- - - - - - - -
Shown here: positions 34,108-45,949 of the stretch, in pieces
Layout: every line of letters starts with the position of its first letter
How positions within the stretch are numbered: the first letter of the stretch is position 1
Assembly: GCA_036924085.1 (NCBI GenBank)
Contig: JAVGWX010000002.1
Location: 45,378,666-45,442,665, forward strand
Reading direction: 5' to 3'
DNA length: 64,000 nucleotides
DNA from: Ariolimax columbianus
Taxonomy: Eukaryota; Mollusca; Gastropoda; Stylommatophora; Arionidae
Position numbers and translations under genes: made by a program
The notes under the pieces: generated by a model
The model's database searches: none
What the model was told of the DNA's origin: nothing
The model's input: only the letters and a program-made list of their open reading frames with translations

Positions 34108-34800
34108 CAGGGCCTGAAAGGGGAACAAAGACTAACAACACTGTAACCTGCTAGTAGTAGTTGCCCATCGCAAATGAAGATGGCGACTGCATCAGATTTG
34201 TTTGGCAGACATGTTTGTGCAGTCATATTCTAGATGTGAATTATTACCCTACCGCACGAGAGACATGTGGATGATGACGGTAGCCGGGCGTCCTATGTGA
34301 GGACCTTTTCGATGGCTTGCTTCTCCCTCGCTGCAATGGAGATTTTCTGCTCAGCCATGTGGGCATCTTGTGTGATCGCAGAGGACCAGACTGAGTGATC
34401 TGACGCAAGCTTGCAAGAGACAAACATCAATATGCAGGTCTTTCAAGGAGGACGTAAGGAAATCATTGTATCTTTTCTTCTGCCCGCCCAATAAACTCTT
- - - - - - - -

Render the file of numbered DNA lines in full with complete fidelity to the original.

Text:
Shown here: positions 34,108-45,949 of the stretch, in pieces
Layout: every line of letters starts with the position of its first letter
How positions within the stretch are numbered: the first letter of the stretch is position 1
Assembly: GCA_036924085.1 (NCBI GenBank)
Contig: JAVGWX010000002.1
Location: 45,378,666-45,442,665, forward strand
Reading direction: 5' to 3'
DNA length: 64,000 nucleotides
DNA from: Ariolimax columbianus
Taxonomy: Eukaryota; Mollusca; Gastropoda; Stylommatophora; Arionidae
Position numbers and translations under genes: made by a program
The notes under the pieces: generated by a model
The model's database searches: none
What the model was told of the DNA's origin: nothing
The model's input: only the letters and a program-made list of their open reading frames with translations

Positions 34108-34800
34108 CAGGGCCTGAAAGGGGAACAAAGACTAACAACACTGTAACCTGCTAGTAGTAGTTGCCCATCGCAAATGAAGATGGCGACTGCATCAGATTTG
34201 TTTGGCAGACATGTTTGTGCAGTCATATTCTAGATGTGAATTATTACCCTACCGCACGAGAGACATGTGGATGATGACGGTAGCCGGGCGTCCTATGTGA
34301 GGACCTTTTCGATGGCTTGCTTCTCCCTCGCTGCAATGGAGATTTTCTGCTCAGCCATGTGGGCATCTTGTGTGATCGCAGAGGACCAGACTGAGTGATC
34401 TGACGCAAGCTTGCAAGAGACAAACATCAATATGCAGGTCTTTCAAGGAGGACGTAAGGAAATCATTGTATCTTTTCTTCTGCCCGCCCAATAAACTCTT